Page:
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Living Linen Interview LL2_R00/84 1 of 2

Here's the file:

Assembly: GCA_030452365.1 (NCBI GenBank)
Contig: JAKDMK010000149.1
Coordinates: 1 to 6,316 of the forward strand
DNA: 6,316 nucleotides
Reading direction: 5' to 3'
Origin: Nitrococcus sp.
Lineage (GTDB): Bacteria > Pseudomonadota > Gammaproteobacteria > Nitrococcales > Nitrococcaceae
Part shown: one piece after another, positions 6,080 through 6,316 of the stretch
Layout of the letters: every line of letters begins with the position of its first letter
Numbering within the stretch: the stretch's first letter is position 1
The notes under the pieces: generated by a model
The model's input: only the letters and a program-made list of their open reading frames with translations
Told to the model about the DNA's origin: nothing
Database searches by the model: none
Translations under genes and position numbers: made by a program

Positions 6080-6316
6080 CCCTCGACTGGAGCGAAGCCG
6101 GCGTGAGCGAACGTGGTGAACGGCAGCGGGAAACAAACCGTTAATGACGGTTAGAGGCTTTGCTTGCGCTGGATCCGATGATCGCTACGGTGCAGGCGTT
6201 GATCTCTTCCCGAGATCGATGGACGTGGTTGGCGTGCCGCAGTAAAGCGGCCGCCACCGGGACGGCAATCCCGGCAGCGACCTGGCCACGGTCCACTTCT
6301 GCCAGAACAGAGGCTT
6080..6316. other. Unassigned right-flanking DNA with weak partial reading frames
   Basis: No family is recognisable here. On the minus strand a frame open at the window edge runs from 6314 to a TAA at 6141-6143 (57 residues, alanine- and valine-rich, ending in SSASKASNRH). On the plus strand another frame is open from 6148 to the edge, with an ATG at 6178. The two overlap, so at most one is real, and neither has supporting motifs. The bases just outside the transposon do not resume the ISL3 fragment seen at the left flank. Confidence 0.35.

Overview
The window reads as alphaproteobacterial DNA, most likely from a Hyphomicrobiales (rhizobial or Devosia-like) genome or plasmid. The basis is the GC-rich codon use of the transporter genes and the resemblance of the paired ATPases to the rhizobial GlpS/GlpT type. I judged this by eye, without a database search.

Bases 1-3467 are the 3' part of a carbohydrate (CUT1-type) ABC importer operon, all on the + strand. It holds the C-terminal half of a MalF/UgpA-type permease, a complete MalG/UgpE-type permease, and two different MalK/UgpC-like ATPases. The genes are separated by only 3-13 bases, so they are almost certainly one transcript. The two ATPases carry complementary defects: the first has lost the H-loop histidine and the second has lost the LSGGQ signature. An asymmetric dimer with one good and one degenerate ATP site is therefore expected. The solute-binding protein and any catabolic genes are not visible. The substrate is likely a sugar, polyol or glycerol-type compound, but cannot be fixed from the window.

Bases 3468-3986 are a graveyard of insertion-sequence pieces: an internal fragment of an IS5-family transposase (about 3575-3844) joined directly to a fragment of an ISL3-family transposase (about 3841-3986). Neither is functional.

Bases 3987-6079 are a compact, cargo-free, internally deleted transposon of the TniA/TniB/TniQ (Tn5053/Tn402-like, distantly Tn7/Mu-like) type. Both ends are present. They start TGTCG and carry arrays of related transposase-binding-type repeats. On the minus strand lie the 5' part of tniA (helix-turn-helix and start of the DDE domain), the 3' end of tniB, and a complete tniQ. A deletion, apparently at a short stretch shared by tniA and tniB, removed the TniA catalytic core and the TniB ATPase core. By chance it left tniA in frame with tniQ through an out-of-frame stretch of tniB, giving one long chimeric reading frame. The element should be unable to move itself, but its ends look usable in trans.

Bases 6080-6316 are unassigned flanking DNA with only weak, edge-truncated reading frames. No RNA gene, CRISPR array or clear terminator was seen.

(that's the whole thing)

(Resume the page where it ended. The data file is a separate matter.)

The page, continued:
Sound Recording on Reel: York Street, Blackstaff, W D Hazelton Thomas, Somerset, Bownlow Textiles. Library Transcript: Transcript. Summary: Mr McBride joined York St in 1941, working in their handkerchief department. York St was one of the true giants of the Irish linen industry, manufacturing a huge range of goods. Due to wartime shortages of experienced labour, Mr McBride ' s apprenticeship was cut short. Although York St concentrated on linen handkerchiefs they produced a range of cotton goods. This cloth was bought in from Manchester and embroidered on site or by outworkers. Jack McCartney was employed by York St to take bundles of cloth (and payment) to these workers and to collect the finished goods. Floral designs were by far the most popular. Packaging and presentation were particularly important. An Irish Linen' ticket was prominently displayed, as the market often insisted on Irish produce. The Henry St warehouse supported a large team of travelling salesmen. In 1949 Mr McBride joined Blackstaff where he was responsible for all made-up goods destined for their New York branch. He was based in the Mullhouse St warehouse. After leaving Blackstaff, Mr McBride joined W D Hazelton' s Springfield Rd factory as assistant manager in the Fancy Goods division. Hazelton' s was a small firm that produced a lot of `trace linens' or household embroidery kits. The Springfield factory supplied other customers as well as hazelton' s, and shipped piece-goods to Brazil. Their goods were most likely bleached at Frazer & Haughton. The traced linens were sold to the large department stores throughout the UK. These goods were simply tied up in dozen bundles. Mr Mcbride subsequently returned to York St as assistant production manager (handkerchiefs). Compared with the earlier years at York St, the range of designs had increased markedly and the firm had branched out into the rayon and printed tea-towel trades. In l 960, amidst rumours of York Street's closure, Mr McBride was approached by Thomas Somerset's and offered the j ob of Production Manager. Somersets was formed in 1890 and was based on Hardcastle St. Somersets had no weaving capacity of their own. Their main line was in bedding, upholstery and cushion covers. A lot of their linen and union cloth was sourced from John Shaw Brown, while they also bought in bleached cotton from Manchester. Somersets at one time boasted the largest stitching room in the world. Even in Mr McBride' s time they had in excess of 100 machines plus a good number of outworkers. Somersets had their own design department. Floral motifs (coloured as well as white) were the most common. The stitchers were all paid by piece rate. Seconds were disposed of through special customers. The factory shop was for employees only. Working conditions were very good for the time and labour relations were excellent. Most of the workers came from South and East Belfast and were brought in by existing employees. Somersets had a London office and exported goods all over the world. Southern Africa was a particularly important market. Somersets also produced printed tea-towels. Ulster Print Works and Clendinnings carried out most of this work. In 1980 Mr McBride left Somersets and set up Brownlow textiles in Lurgan. Brownlow supplied traditional linens for the tourist market. They bought 100% Irish linen from Blacker's Mill and embroidered napkins, tray cloths and handkerchiefs with Irish imagery. Most of these goods were sold through retailers in southern Ireland. They also exported gift linens to Australasia. Mr McBride retired in 1999 after selling Brownlow to Ferguson' s of Banbridge.